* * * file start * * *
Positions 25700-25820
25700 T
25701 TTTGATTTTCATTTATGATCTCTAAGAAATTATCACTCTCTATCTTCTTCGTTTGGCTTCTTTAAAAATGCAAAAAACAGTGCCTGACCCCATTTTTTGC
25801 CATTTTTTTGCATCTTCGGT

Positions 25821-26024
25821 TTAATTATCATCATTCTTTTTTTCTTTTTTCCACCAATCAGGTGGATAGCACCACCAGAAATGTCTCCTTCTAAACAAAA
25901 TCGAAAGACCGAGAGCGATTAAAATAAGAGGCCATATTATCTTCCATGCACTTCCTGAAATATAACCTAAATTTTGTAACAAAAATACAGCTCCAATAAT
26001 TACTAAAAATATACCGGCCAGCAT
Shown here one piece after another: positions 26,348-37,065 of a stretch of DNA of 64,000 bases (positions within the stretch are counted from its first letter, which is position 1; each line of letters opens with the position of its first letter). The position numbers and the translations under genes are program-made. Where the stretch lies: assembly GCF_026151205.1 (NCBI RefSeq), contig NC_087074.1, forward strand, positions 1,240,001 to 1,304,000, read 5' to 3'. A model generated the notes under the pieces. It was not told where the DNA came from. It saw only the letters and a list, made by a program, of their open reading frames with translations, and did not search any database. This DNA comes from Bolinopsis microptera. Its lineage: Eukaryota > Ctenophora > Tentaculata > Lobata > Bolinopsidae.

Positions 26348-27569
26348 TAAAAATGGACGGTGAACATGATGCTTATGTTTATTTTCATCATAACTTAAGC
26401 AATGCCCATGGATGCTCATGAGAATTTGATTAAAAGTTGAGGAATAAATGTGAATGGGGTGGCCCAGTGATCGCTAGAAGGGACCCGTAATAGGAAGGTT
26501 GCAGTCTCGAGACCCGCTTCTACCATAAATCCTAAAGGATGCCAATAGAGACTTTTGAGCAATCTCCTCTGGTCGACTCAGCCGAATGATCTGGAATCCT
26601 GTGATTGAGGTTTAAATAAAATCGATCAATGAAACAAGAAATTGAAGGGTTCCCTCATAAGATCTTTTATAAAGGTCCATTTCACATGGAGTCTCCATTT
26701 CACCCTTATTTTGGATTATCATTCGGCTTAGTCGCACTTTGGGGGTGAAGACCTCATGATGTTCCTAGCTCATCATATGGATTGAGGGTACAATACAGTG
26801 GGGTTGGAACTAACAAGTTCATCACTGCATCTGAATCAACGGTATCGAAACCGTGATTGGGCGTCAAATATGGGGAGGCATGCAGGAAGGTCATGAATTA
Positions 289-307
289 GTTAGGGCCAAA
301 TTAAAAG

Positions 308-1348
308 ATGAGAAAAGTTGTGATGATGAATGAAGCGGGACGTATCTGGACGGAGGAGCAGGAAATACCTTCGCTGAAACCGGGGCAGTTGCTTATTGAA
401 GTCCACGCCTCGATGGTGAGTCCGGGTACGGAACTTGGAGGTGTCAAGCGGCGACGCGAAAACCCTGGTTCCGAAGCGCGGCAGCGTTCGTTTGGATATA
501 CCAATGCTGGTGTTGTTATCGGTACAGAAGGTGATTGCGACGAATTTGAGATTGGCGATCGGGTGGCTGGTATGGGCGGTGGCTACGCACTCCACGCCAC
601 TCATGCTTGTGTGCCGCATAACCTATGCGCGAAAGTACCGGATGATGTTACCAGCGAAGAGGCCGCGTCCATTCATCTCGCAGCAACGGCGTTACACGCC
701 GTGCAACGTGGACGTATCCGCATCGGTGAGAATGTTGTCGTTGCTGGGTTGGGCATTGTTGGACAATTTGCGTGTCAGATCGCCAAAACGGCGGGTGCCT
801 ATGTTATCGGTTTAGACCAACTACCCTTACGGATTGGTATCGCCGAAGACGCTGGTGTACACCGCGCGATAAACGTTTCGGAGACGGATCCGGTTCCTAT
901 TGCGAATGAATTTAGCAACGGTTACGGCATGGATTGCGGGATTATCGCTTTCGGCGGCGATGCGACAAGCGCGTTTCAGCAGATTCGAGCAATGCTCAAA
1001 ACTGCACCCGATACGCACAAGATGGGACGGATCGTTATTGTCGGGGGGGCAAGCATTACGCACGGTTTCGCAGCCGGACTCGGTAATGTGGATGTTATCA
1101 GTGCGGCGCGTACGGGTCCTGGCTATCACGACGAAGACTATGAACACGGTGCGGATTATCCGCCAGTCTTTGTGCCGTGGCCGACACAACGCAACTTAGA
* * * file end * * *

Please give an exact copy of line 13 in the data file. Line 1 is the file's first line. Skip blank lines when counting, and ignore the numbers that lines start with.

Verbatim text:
26501 GCAGTCTCGAGACCCGCTTCTACCATAAATCCTAAAGGATGCCAATAGAGACTTTTGAGCAATCTCCTCTGGTCGACTCAGCCGAATGATCTGGAATCCT